The Federal Bureau of Investigation’s Internet Crime Complaint Center (IC3) has released its 2018 Internet Crime Report which shows there was a dramatic rise in losses due to cybercrime in 2018.
In 2018, IC3 received 351,936 complaints involving more than $2.7 billion in losses. That represents an increase in losses of more than 92% compared to 2017. 2018 accounted for 36% of all losses from the past five years and complaints about cybercrime are now being received at a rate of around 900 per day.
Business Email Compromise (BEC) attacks are the leading cause of financial losses due to cybercrime and the problem is getting worse. BEC attacks involve the impersonation of an individual or company or use of a compromised email address. Scammer usually request the fraudulent transfer of funds or the disclosure of sensitive information such as W-2 forms. Losses to BEC attacks were almost twice as high as in 2017. In 2017, $675 million was lost to BEC scams. In 2018, the figure increased to $1.2 billion.
Email security solutions are getting better at blocking email spoofing, but they are not effective at blocking messages that have been sent from a compromised account within an organization. Access to the accounts of executives is usually gained through spear phishing attacks using social engineering techniques to obtain login credentials. The accounts are then used to send fraudulent wire transfer requests to the accounts department. The same tactics are used to gain access to the email accounts of vendors, lawyers, and other business contacts with the aim of obtaining large wire transfers.
There was also a notable rise in gift card BEC scams in 2018, where employees are requested to purchase and send gift cards rather than make wire transfers. The reason for the requests can be business related or personal. Employees often respond as the requests come from an authority figure within the organization.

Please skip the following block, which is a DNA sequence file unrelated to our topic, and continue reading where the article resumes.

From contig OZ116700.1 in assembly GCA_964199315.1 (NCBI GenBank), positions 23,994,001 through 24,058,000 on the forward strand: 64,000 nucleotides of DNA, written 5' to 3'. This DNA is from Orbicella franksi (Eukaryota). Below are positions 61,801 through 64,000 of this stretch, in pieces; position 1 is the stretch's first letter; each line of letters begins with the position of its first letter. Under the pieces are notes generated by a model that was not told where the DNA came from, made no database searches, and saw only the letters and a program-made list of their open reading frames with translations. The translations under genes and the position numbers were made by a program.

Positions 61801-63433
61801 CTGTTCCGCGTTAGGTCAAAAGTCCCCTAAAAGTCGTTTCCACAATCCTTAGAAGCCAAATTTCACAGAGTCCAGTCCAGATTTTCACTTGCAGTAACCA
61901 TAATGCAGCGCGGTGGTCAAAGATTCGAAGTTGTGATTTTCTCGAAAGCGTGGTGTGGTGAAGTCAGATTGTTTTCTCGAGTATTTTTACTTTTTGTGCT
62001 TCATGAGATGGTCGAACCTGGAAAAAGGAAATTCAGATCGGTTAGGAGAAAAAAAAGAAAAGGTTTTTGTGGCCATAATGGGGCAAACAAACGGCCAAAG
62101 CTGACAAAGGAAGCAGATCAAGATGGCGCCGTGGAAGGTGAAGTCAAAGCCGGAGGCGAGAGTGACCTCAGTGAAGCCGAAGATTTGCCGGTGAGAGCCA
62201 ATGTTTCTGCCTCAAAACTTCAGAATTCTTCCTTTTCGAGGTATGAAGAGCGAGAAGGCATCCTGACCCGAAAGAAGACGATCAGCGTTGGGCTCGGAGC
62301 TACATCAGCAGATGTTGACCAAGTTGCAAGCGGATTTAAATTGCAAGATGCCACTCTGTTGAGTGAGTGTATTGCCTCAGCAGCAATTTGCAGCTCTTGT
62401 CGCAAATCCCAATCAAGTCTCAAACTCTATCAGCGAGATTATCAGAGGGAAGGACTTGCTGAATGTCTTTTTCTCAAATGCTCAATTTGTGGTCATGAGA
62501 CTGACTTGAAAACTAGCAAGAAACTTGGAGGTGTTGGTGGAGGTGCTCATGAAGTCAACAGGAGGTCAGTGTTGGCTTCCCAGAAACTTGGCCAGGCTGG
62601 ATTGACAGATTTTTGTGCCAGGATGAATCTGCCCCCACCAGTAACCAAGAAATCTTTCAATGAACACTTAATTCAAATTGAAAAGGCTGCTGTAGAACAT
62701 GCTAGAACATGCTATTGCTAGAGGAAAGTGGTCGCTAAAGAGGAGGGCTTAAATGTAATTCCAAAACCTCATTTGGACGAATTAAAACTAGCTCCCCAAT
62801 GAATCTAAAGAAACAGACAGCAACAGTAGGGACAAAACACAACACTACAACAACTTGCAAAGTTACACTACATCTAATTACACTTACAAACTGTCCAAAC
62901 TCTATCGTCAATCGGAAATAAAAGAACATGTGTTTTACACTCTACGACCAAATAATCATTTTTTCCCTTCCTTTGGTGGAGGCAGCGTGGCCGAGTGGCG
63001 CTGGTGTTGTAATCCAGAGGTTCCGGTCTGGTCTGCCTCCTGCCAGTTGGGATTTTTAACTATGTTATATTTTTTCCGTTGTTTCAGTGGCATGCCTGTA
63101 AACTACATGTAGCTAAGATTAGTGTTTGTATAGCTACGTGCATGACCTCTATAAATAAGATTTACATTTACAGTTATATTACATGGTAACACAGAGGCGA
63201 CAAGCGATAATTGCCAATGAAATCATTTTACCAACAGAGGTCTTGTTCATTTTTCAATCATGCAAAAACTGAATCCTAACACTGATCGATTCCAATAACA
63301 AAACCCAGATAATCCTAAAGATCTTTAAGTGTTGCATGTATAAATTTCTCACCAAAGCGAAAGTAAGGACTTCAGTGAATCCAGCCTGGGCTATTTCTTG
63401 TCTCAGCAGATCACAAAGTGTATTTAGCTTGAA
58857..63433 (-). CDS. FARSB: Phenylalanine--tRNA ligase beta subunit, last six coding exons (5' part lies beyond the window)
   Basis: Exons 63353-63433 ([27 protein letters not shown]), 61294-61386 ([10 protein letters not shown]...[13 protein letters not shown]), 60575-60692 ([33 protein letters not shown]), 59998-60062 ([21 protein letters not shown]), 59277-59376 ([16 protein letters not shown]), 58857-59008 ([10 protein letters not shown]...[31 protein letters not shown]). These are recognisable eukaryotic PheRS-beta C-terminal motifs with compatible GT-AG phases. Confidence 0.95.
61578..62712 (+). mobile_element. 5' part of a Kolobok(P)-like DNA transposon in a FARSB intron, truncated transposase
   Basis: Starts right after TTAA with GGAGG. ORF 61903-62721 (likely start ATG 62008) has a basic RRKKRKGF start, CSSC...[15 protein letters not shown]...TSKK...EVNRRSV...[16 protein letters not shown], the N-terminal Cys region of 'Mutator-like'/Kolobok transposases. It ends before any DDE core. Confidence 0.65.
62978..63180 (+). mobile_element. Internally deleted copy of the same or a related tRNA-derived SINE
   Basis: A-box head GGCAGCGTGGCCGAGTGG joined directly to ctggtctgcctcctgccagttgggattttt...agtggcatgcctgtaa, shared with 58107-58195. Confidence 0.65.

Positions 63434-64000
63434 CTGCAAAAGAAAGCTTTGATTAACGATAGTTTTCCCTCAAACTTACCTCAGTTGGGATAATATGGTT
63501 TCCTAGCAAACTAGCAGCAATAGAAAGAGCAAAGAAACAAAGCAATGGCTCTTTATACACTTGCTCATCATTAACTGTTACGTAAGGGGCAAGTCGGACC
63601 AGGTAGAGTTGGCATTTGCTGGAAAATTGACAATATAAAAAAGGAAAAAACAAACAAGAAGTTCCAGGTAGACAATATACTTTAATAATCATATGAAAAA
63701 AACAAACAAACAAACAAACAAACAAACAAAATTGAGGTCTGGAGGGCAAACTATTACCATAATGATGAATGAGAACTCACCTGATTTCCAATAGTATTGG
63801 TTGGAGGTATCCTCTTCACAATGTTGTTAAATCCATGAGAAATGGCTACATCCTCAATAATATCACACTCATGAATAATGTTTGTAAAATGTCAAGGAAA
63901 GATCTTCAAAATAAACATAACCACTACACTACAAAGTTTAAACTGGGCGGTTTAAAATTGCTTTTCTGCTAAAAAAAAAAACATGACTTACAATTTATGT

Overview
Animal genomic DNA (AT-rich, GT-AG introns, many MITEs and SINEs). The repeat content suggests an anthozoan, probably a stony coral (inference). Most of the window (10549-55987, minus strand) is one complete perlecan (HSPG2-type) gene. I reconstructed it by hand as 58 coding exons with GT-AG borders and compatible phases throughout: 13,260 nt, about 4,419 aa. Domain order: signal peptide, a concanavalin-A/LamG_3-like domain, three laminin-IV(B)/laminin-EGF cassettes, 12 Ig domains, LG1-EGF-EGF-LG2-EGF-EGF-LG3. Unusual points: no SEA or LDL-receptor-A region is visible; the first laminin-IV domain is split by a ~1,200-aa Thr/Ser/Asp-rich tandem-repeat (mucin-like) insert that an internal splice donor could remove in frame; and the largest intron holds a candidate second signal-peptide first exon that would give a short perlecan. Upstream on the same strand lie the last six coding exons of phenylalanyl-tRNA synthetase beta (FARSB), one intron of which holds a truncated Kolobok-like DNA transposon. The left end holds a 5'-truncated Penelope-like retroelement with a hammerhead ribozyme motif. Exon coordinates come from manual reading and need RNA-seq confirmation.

The second biggest cause of losses were confidence fraud and romance scams, which resulted in losses of more than $362 million. The scammers build trust with an individual and then request the victim sends money as a loan or tricks them into disclosing their financial credentials. Investment fraud was in third place with losses of $252 million.
Tech support scams also increased considerably in 2018. Losses were 161% higher than 2017. In total, 14,408 complaints were received and $39 million was lost to the scams. Tech support scam victims are typically over the age of 60.
Payroll diversion was also a major cause of losses. Payroll departments are targeted using phishing emails and employees are instructed to change bank credentials so that salaries routed to criminals’ accounts. While only 100 complaints were received about payroll fraud, the losses were around $100 million.
In terms of volume of complaints, non-payment/non-delivery scams topped the list with 65,116 complaints, followed by extortion attempts with 51,146 complaints, and personal data breaches with 50,642 complaints.